New Library Books 2024
by Claire McNabb
From time to time we share some books that have been added to our library. Sometimes they’re newly published and sometimes they’re just new to us. This week we have The Air We Breathe, Stewards Of The Earth, The Theology of Jeremiah and Bridging The Testaments.
The Air We Breathe: How We All Came to Believe in Freedom, Kindness, Progress and Equality by Glen Scrivener (2022)
Today we assume that our modern values are obvious, natural, universal—but history tells a different story. Glen Scrivener takes you on a journey from Genesis to Geroge Floyd, charting the course of the Christian revolution, and showing how it shaped our world and continues to make sense of the values we hold dear.
Stewards of the Earth: Christianity and Creation Care with introduction by Loren Wilkinson (2022)
Evangelicals have a complex relationship with environmentalism. Some lament the church’s apparent disinterest in humanity’s negative impact on the earth. Others denounce environmentalism as a distraction from the church’s mission. In the face of polarization over the issue, how should evangelicals steward creation well? Stewards of the Earth collects five decades of articles from Christianity Today that display the diversity and development of evangelical perspectives on creation care. Some articles address the concerns evangelicals have over cooperating with the broader environmentalist movement or lay out positive ways to navigate or overcome these hesitations. Other articles present constructive approaches to creation care. Readers will gain a nuanced view of evangelical thought over the decades.
The Theology of Jeremiah: The Book, the Man, the Message by John Goldingay (2021)
How do we think about the theology of the book of Jeremiah? Do we consider themes section by section, or do we step back and look at the whole? John Goldingay says “both”. In The Theology of Jeremiah, Goldingay considers the prophet Jeremiah himself, his individual circumstances and those of Judah, and his message. Though Jeremiah’s message varies throughout the book, we gain insights into Jeremiah’s theology by viewing the book in its entirety. In doing so, we learn about God, Israel as the people of God, the nature of wrongdoing and prophecy, and what we know about the future.
Bridging the Testaments: The History and Theology of God’s People in the Second Temple Period by George Athas (2023)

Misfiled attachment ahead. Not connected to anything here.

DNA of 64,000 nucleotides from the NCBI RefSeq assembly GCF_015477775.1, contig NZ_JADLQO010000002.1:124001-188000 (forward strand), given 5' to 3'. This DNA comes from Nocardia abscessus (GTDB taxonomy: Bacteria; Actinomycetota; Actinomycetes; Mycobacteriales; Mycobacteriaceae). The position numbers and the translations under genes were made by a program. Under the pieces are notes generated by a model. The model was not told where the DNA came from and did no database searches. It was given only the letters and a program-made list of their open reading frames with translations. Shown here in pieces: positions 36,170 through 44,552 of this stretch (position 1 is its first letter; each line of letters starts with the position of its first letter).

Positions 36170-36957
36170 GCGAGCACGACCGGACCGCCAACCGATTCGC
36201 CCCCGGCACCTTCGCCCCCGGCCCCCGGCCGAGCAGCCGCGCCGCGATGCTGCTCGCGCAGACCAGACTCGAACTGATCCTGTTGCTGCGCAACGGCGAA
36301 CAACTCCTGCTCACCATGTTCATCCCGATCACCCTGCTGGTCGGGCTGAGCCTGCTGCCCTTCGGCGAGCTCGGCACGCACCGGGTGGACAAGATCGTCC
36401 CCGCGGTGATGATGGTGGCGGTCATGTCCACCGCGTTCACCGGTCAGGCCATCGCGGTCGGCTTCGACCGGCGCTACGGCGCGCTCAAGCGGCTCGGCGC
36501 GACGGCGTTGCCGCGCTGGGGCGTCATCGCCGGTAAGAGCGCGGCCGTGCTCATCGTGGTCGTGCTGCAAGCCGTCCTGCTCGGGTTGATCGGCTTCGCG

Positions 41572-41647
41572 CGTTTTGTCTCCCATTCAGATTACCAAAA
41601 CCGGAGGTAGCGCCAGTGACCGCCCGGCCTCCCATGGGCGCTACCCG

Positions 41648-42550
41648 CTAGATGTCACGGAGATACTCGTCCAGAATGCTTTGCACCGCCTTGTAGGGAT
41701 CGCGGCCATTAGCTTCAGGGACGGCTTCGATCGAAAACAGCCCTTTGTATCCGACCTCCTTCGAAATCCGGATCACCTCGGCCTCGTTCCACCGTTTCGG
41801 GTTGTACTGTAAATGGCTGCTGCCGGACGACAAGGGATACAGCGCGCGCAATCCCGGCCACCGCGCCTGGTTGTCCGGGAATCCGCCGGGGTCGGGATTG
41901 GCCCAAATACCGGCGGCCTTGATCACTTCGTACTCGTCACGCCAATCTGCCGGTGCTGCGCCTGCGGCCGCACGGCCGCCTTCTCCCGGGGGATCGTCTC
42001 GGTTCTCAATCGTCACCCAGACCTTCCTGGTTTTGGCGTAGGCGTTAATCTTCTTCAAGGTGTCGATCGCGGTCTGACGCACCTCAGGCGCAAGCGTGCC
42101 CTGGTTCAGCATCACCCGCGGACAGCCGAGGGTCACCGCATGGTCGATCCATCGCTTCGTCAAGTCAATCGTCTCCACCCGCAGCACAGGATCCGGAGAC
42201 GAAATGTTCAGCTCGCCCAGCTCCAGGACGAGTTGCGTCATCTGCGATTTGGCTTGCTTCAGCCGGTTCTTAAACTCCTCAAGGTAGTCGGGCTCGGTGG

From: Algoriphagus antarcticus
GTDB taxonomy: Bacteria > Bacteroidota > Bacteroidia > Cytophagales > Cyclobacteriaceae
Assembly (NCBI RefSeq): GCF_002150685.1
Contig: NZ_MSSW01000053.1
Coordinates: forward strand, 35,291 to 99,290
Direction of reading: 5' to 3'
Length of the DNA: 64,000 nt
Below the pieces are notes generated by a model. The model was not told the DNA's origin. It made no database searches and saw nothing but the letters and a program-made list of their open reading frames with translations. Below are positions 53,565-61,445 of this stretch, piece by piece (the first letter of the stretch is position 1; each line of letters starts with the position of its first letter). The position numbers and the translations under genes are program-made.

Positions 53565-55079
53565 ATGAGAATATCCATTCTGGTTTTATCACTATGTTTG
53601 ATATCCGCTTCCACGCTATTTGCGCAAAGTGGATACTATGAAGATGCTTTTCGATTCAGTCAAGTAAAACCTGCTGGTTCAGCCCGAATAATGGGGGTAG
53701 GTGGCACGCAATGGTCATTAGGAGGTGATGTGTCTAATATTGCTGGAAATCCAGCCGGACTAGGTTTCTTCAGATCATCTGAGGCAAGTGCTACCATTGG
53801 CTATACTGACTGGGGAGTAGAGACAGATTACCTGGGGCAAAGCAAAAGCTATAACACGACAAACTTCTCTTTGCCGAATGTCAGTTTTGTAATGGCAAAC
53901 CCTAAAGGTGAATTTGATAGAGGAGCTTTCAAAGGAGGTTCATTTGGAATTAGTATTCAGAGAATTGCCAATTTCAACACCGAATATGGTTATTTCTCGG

Bridging The Testaments surveys the history and theological developments of four significant eras in Israel’s postexilic history: the Persian Era (539-331 BC), the Hellenistic Era (331-167 BC), the Hasmonean Era (167-63 BC), and the Roman Era (63-4 BC). In doing so, it does away with the notion that there were four hundred years of prophetic silence before Jesus and demonstrates how the Old Testament period continued right up to the time of Jesus. The book outlines the political and social developments of these four periods, with particular focus on their impact upon Judeans and Samarians, and how these contributed to revelation and theological formation. Using a wide range of biblical and extrabiblical sources, George Athas reconstructs what can be known about the history of Judah and Samarian in these eras, providing the framework for understanding the history of God’s covenant people and the theological developments that occurred at the end of the Old Testament period, leading in the New Testament. In doing so, Athas shows that the notion of a supposed period of four hundred years of prophetic silence is not supported by the biblical or historical evidence. Finally, an epilogue sketches the historical and theological situation prevailing at the death of Herod in 4BC, providing important context for the New Testament writings. In this way, the book bridges the Old and New Testaments by providing a historical and theological understanding of the five centuries leading up to the birth of Jesus. It tracks a developing biblical theology through this period and abolishes the notion of a four-century prophetic silence.